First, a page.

best state-of-the-nation novel: Laura Kaye’s terrific debut, English Animals, about a young Slovakian woman whose experience working for a rich but struggling English couple reveals the prejudices of this country with wondrous slyness. Appropriate post-Brexit, but full of truths that apply not just to this immediate moment, but to English culture throughout the ages.

party I was late to: How had I not read Terry Pratchett and Neil Gaiman’s collaboration, Good Omens, until now? It’s a wonderful, hilarious, generous novel about the Antichrist (as you would expect), featuring a no-nonsense witch named Anathema Device, a Satanic Nun of the Chattering Order of St Beryl (who later becomes a businesswoman running corporate management courses), a Witchfinder named Newton Pulsifer, and a demon/angel duo who don’t actually want the world to end at all. Its cult status is fully deserved, and I loved it.

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best escapism: You’d think this would be one of my comfort rereads, but no! This month I read volume 1 of Brian Vaughan’s and Fiona Staples’s graphic novel Saga. It starts with a childbirth scene. The cover features a breastfeeding woman. There is an interracial couple from opposite sides of a galactic war. There is a sarcastic teenage ghost and a spider-lady assassin and an animal called Lying Cat (which I particularly like; it’s blue and has pointy ears and croaks the word “LYING” whenever anyone tries to fib in its vicinity.) I can’t wait to order volume 2.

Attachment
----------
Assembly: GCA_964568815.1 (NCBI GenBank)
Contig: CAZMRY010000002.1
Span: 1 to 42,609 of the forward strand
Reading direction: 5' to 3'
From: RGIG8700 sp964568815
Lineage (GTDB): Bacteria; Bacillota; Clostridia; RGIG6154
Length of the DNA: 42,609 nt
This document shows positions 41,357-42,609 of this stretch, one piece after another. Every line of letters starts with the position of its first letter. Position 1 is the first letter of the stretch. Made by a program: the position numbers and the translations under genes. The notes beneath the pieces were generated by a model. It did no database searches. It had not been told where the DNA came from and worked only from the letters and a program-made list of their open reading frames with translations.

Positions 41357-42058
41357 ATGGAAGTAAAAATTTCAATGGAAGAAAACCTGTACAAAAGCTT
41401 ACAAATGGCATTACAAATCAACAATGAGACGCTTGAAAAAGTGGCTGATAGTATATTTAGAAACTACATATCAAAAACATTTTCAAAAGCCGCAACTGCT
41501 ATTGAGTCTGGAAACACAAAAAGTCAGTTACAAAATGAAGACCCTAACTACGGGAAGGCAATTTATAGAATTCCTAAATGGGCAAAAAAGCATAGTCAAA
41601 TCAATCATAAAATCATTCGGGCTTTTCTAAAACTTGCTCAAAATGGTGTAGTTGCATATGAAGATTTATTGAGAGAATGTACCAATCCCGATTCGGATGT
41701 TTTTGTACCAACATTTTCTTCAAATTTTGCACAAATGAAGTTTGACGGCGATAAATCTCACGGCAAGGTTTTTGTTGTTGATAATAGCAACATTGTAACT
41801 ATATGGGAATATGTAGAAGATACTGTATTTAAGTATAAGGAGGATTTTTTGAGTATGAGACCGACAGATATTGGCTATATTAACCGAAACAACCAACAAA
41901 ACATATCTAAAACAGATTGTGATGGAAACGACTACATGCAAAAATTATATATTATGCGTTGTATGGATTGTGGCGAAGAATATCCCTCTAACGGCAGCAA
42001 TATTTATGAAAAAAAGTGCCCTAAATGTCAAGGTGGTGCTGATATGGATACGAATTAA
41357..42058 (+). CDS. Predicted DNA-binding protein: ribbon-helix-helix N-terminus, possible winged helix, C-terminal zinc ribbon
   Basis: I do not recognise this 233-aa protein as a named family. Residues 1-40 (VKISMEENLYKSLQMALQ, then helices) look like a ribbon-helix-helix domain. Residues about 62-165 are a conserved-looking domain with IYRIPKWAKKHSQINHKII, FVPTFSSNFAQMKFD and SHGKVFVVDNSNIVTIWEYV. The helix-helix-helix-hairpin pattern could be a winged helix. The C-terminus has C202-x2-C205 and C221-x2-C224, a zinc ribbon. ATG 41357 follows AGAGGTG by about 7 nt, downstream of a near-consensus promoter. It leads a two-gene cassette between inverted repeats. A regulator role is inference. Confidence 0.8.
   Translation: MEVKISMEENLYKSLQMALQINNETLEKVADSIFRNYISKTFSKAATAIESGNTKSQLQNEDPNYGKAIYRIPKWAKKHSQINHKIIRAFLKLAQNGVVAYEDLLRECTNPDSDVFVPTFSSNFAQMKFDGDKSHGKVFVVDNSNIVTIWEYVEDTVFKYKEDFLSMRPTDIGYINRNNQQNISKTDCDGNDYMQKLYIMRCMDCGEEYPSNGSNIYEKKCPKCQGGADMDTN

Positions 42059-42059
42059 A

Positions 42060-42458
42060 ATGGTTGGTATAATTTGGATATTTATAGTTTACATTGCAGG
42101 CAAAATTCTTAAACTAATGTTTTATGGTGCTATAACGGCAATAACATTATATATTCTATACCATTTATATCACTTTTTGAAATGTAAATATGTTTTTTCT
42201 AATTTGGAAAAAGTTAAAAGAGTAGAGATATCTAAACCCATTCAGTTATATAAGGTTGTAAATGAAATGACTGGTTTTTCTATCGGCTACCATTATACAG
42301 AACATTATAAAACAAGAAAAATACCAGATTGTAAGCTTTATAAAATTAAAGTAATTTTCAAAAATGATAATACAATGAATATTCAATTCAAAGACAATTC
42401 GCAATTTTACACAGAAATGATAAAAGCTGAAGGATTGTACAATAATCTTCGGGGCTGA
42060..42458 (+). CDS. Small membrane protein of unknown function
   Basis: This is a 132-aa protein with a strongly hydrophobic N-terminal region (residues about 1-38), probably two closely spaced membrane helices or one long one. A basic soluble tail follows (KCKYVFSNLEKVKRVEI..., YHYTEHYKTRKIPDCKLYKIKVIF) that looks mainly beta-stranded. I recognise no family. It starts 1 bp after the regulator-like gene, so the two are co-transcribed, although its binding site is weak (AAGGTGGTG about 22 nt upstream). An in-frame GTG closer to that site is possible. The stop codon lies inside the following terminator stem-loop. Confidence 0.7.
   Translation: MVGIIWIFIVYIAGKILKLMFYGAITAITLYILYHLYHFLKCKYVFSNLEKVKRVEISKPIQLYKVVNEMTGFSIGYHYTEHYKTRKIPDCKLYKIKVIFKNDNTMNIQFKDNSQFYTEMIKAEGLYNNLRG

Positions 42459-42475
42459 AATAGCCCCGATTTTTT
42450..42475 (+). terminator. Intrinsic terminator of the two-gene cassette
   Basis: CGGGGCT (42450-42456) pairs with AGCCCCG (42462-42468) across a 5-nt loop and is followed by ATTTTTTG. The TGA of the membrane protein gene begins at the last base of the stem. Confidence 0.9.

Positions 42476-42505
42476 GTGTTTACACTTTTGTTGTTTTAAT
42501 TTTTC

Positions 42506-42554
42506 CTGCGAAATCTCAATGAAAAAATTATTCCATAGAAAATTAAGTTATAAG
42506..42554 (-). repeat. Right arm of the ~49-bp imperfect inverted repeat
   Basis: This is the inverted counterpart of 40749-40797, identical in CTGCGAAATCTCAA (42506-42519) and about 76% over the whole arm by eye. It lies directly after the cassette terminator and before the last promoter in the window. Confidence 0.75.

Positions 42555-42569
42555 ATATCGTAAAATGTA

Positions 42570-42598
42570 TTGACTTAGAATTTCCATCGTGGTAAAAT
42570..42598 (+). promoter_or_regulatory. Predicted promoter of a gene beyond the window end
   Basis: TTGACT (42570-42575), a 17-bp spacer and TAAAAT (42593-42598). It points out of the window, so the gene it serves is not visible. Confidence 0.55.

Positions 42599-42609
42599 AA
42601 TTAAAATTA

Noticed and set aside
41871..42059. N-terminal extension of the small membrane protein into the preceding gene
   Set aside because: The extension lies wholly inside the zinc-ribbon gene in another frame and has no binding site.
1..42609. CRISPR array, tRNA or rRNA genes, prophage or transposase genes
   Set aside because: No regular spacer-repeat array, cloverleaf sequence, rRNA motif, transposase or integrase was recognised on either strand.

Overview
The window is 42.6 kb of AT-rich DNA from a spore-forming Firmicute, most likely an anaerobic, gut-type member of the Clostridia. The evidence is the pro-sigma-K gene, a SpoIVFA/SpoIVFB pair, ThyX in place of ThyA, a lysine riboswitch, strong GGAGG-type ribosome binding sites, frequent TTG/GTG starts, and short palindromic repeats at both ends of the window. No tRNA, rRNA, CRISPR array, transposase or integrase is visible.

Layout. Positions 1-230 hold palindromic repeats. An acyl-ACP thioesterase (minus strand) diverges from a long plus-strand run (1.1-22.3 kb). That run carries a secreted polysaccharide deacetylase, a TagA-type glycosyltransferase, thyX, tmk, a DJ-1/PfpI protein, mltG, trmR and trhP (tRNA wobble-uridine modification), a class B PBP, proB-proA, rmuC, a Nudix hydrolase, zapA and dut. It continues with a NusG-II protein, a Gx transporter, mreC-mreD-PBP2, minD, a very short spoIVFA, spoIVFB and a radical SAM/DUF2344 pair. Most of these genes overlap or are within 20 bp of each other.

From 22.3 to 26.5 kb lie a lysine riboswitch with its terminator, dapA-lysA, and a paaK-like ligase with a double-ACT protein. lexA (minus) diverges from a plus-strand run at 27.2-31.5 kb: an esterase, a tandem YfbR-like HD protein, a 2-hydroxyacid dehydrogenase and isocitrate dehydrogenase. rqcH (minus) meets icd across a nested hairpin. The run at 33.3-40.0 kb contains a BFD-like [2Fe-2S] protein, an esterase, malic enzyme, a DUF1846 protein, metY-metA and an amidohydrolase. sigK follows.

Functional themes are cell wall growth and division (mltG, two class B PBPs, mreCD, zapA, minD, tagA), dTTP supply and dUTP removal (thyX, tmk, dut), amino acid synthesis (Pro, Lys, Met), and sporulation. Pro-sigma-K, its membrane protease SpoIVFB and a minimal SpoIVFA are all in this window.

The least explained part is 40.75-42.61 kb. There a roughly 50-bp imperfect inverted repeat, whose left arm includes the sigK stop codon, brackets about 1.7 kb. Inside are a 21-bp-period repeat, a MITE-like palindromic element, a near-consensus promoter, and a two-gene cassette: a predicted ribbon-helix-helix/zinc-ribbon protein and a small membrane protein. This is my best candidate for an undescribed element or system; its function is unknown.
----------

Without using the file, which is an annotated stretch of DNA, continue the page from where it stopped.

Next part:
best city novel: Chibundu Onuzo’s second novel, Welcome to Lagos. It follows a group of unlikely comrades—from two soldiers who reject their colonel’s acts of cruelty in the Nigerian Delta, to a runaway middle-class wife, to a chancing teenager with radio dreams named Fineboy—as they try to live without money, papers or qualifications in a city that chews people up and spits them out. There’s a political plot, too, but I thought it was most effective in its portrait of how ordinary people build trust between themselves.